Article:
.- Health care reform is hitting a wall, claims Catholic League president Bill Donohue, and if you want to know why, the answer is opposition to coverage for abortion.
According to Donohue, President Obama has thus far refused to ask Congress to pass an amendment to exclude abortion coverage from public funding because Obama is so committed to making the procedure more available.
Echoing observations made by pro-life advocates, the Catholic League president notes that only 35 percent agreed with Obama on allowing funding of abortions overseas and that a later Gallup poll found that a majority of Americans now consider themselves pro-life.
Despite these findings, Donohue charges that the president and his staff are so extreme that they are "apparently willing to sink health care reform before ever excluding abortion from the final bill."
As it tries to deal with the public backlash against the various health care proposals, the White House has created a "Reality Check" section to answer objections people have to the bills.
Noticeably absent from a list of objections that includes rationing, euthanasia, veteran’s care and private insurance, is the issue of taxpayer funding for abortions, notes Donohue. "There’s a reason for that—every time an amendment has been introduced to formally exclude abortion, it has been defeated."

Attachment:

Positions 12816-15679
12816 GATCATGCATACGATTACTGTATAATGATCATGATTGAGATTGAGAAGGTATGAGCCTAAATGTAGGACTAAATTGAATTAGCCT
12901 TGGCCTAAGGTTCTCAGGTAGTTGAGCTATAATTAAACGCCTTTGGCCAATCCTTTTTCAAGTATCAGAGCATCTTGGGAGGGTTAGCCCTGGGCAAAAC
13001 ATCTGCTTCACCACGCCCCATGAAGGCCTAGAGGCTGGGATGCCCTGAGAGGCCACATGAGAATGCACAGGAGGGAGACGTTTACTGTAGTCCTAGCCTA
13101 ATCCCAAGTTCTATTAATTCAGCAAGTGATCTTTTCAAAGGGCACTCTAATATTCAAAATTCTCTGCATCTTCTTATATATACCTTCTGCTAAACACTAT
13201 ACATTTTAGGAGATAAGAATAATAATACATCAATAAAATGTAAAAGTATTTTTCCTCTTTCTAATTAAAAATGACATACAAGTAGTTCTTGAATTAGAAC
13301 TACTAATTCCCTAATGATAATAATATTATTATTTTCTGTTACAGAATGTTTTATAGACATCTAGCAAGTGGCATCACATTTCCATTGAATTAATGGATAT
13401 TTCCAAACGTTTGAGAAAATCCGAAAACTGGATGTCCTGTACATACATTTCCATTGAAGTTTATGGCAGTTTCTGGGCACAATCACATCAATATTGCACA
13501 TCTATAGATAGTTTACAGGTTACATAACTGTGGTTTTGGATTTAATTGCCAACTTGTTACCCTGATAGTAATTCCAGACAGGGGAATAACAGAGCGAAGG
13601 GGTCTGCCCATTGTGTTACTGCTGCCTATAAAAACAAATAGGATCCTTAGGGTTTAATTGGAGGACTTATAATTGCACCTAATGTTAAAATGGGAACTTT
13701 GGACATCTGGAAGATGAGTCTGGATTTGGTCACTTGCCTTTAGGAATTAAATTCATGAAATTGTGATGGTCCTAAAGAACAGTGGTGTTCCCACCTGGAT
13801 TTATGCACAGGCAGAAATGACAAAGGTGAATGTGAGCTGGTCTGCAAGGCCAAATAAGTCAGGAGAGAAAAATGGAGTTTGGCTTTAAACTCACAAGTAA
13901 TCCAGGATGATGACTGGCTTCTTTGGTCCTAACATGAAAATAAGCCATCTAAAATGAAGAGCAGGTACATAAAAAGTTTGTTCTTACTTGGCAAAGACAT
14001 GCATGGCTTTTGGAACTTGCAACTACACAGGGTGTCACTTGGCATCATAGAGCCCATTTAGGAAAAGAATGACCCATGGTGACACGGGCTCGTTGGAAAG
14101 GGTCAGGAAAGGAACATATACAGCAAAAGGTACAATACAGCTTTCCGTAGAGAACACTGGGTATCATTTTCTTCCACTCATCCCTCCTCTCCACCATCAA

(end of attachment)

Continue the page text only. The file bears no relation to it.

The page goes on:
Amendments to exclude abortion from any health care coverage were proposed by Bart Stupak (D-Mich.) and Joseph Pitts (R-Penn.) but were voted down.
An amendment was later proposed by Rep. Lois Capps (D-Calif.) to the House Energy and Commerce Committee and was approved. The Capps proposal was billed as a compromise on the abortion issue, but it contained a provision requiring that at least one insurance plan in each ‘premium rating area’ would cover abortion.
Although the U.S. Bishops support health care reform, they have strongly voiced their objection to including abortion in health care coverage on two occasions.
Bishop William Murphy first expressed the bishops’ objections in a letter sent to members of Congress on July 17, saying that it was objectionable to make Americans "pay for the destruction of human life."
Cardinal Justin Rigali, the U.S. bishops’ pro-life chairman, followed up the earlier letter by writing on July 29 to Senate House Energy and Commerce Committee members. His message was: "Much-needed reform must not become a vehicle for promoting an ‘abortion rights’ agenda or reversing longstanding current policies against federal abortion mandates and funding."